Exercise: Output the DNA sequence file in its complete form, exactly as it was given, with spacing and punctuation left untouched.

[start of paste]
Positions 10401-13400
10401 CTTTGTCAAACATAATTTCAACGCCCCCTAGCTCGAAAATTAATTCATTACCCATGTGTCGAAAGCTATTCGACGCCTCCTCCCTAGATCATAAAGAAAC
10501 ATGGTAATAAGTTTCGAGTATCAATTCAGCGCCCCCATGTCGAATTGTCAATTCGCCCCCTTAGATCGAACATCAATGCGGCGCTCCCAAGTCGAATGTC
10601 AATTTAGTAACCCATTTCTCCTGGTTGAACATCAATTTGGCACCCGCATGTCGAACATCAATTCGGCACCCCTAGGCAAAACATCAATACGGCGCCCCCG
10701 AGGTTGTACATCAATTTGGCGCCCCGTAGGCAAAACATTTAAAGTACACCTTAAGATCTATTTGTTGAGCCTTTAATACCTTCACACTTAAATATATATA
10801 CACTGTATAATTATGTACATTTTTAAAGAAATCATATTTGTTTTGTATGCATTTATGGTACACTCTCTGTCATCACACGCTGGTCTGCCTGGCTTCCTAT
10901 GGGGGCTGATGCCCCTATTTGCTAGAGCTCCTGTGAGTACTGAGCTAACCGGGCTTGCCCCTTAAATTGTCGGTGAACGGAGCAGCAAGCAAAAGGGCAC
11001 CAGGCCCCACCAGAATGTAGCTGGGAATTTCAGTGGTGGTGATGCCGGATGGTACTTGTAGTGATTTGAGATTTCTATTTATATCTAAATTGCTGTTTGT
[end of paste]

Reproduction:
Positions 10401-13400
10401 CTTTGTCAAACATAATTTCAACGCCCCCTAGCTCGAAAATTAATTCATTACCCATGTGTCGAAAGCTATTCGACGCCTCCTCCCTAGATCATAAAGAAAC
10501 ATGGTAATAAGTTTCGAGTATCAATTCAGCGCCCCCATGTCGAATTGTCAATTCGCCCCCTTAGATCGAACATCAATGCGGCGCTCCCAAGTCGAATGTC
10601 AATTTAGTAACCCATTTCTCCTGGTTGAACATCAATTTGGCACCCGCATGTCGAACATCAATTCGGCACCCCTAGGCAAAACATCAATACGGCGCCCCCG
10701 AGGTTGTACATCAATTTGGCGCCCCGTAGGCAAAACATTTAAAGTACACCTTAAGATCTATTTGTTGAGCCTTTAATACCTTCACACTTAAATATATATA
10801 CACTGTATAATTATGTACATTTTTAAAGAAATCATATTTGTTTTGTATGCATTTATGGTACACTCTCTGTCATCACACGCTGGTCTGCCTGGCTTCCTAT
10901 GGGGGCTGATGCCCCTATTTGCTAGAGCTCCTGTGAGTACTGAGCTAACCGGGCTTGCCCCTTAAATTGTCGGTGAACGGAGCAGCAAGCAAAAGGGCAC
11001 CAGGCCCCACCAGAATGTAGCTGGGAATTTCAGTGGTGGTGATGCCGGATGGTACTTGTAGTGATTTGAGATTTCTATTTATATCTAAATTGCTGTTTGT